In Phase II, Recruits are allowed to "blouse" their boots and unbutton the top button of their "blouse" and they get their name tapes for their cammies! This may not seem like a lot to civilians but to the recruits, it makes them feel as if they don't stand out as much and are that much closer to achieving their goal... a United States Marine!
When recruits move to the rifle range they first, according to the Matrix, will have a hike! Take note that according to many, the training your recruits will get on the rifle range is the most intensive basic rifle marksmanship training of any of the services.
The first week, so called “grass” week, is a very tough week for the recruits.
This may give you a little bit more insight into the process and protocol of rifle qualification in the Marine Corps:
Getting into the proper positions and aiming their (unloaded) rifle at a white barrel with these little black targets painted on its side is just difficult. Even though your recruit will likely consider this week one of the most “painful” of all his boot camp experience, you can bet that when you see him at graduation they will be extremely proud of the marksmanship badge they will be wearing on their uniform... and rightfully so. :)
Recruits are introduced to the four shooting positions during Grass Week. A Combat Marksmanship Instructor, or CMI, teaches recruits the fundamentals of weapons safety and marksmanship with their M-16A2 service rifle. During this week, recruits become familiar with the following shooting positions: • Sitting • Prone • Kneeling
Recruits learn how to fire, how to adjust their sights and how to take into account the effects of wind and weather. They spend hours in the four positions, preparing their bodies to remain steady while they shoot.
Read more here:
The beginning of Table 1 Firing Week - Qualification Day.
Recruits begin before sunrise, preparing their rifles and themselves to shoot known-distance course. Recruits shoot slow fire (one shot at a time) and rapid fire (10 shots in a row). Recruits fire from four shooting positions at ranges of 200, 300, and 500 yards. Recruits are assisted and evaluated by their Combat Marksmanship Instructor, their Coach, and their DIs. On Qual Day all recruits try to shoot their best for coveted “Crossed Rifles” - Rifle Expert badge. Recruits can also earn the Rifle Sharpshooter and Rifle Marksman badges.z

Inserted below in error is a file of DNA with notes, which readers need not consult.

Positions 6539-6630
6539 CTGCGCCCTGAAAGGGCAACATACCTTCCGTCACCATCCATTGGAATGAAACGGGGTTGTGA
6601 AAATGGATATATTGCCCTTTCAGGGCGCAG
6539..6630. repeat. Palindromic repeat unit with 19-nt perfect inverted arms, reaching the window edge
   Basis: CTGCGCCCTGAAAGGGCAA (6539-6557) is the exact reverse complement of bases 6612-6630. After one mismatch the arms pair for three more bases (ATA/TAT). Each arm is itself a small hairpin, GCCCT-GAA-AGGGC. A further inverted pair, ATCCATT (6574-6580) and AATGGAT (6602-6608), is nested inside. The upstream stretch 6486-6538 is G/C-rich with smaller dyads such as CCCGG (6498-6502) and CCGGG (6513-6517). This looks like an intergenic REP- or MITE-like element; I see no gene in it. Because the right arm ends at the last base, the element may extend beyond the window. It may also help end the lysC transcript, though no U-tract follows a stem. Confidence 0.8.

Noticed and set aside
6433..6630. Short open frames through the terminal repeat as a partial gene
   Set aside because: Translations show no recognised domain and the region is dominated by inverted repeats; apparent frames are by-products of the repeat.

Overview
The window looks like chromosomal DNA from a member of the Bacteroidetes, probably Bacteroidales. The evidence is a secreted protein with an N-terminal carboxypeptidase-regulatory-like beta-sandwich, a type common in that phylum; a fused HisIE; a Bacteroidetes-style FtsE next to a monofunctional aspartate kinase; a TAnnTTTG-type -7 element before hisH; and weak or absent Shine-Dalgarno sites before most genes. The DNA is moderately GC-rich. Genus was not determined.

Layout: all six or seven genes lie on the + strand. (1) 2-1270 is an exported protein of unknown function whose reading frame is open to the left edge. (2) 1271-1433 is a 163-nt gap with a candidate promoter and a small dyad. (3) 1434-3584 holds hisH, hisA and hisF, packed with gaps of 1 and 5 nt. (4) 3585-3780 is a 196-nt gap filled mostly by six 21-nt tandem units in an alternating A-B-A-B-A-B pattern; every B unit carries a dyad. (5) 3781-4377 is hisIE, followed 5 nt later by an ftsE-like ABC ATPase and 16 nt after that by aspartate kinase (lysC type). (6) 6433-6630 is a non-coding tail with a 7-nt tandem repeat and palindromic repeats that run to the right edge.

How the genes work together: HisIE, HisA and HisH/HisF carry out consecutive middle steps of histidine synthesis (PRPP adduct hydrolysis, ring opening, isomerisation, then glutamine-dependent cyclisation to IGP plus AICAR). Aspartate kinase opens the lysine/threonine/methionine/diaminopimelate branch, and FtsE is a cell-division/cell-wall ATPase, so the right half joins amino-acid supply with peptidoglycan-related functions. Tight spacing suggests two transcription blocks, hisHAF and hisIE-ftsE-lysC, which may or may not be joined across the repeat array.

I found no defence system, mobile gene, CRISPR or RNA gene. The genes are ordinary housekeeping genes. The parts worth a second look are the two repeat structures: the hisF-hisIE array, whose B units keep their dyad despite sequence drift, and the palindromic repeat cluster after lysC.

This is the second week of weaponry. Your recruits will earn their marksmanship scores this week. It is strictly dedicated to firing their weapons and using the training they have been given. Firing live rounds will show their Sergeant how well they have listened. It's an important week for the recruits.
Week 6 and firing week!
During Field Week, your recruits will start putting all of their training together during field training.
"Field Training" is "practice war." They'll operate and live in a simulated combat environment, and learn the fundamentals of patrolling, firing, setting up camp, and more.
Basic Warrior Training introduces recruits to field living conditions. The majority of a Marine's field training is conducted after recruit training at the School of Infantry. During the 3-day Basic Warrior Training conducted during boot camp, recruits will learn basic field skills like setting up a tent, field sanitation and camouflage.
WFTBn is a self-contained complex that has rifle and pistol ranges, field training areas, classrooms, mess hall, billeting medical and admin facilities ~ it even has a PX.
The WFTBn provides RCT's Phase II instruction. It services about 20,000 RCT's a year in marksmanship, individual combat skills and it also serves as the location for The Crucible. When the RCT's go to WFTBn they are transported by bus.
As the instructors RCT Grass Week have to be qualified as well the WFTBn also conducts primary marksmanship instructor and range coach's school. Edson Range was named after Major Gen. Merrit A. "Red Mike" Edson; a WWII Medal of Honor winner and a distinguished small arms marksman.